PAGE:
Prudential asked for legal advice on tax matters to be protected by LPP even though it had been delivered by accountants. HM Revenue & Customs (HMRC) had demanded the disclosure of documents related to a tax avoidance scheme promoted by PwC. An earlier ruling had already established that HMRC could not compel the disclosure of documents that were protected by LPP.
Prudential argued that the documents sought by HMRC related to legal advice on tax matters from accountants PwC. They argued that these documents were protected by LPP. The Court of Appeal rejected Prudential's argument and decided in that LPP could not be extended to accountants. The Supreme Court agreed. It did not matter that PwC had provided legal advice and that they were qualified to do so. They were not solicitors or barristers.
The decision is an important one. Often employers will quite rightly seek advice before dismissing an employee. If that advice is provided by a solicitor then it will be privileged and will not be disclosable in any subsequent employment tribunal proceedings. If however the advice is provided by another professional e.g. an HR Consultant, then the advice will not be covered by LPP. This may cause difficulties for employers where employees then seek to rely on communications between HR Consultants and employers to try and show that a dismissal procedure was unfair or that a decision was a foregone conclusion. Sometimes an HR Consultant will even be involved in the actual disciplinary hearing and emails disclosing the employer's tactics or aims will have passed back and forth between the employer and the consultant. These can be damaging in terms of defending any subsequent claims.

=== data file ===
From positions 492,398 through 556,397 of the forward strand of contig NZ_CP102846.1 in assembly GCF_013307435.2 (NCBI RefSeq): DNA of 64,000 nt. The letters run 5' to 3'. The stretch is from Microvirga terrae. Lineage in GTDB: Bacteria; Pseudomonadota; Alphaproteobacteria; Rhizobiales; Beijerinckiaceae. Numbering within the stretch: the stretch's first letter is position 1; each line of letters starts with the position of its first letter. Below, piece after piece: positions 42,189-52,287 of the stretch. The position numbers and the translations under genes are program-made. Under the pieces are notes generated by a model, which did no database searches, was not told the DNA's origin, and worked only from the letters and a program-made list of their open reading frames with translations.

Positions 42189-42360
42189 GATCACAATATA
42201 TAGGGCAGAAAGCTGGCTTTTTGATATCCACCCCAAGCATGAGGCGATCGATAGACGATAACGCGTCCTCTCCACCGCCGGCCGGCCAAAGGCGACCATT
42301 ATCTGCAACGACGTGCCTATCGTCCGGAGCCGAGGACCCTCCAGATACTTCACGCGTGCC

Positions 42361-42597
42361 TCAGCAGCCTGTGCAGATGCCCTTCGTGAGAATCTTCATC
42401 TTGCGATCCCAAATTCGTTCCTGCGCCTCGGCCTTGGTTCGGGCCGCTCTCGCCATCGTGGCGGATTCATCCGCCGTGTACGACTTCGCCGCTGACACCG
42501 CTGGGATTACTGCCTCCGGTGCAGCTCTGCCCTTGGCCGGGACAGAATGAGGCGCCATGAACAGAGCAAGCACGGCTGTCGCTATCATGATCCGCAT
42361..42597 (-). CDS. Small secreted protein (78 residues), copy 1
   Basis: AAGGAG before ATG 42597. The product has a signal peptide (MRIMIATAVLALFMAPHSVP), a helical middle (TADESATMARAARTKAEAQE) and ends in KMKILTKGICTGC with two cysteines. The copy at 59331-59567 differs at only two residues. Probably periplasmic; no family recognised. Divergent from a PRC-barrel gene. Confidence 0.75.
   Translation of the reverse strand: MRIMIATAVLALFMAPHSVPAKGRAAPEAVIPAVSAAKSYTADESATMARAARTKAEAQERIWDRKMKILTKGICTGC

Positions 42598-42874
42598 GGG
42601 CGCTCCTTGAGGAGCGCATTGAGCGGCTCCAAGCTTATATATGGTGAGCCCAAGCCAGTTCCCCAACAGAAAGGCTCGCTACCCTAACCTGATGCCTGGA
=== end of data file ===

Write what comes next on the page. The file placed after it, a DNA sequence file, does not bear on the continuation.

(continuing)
Sarah Rushton is an employment partner at Moon Beever.
This is intended for general information only and should not be considered as giving advice in relation to any individual case nor be taken as applying to any particular case. No liability is accepted for any such use of the information.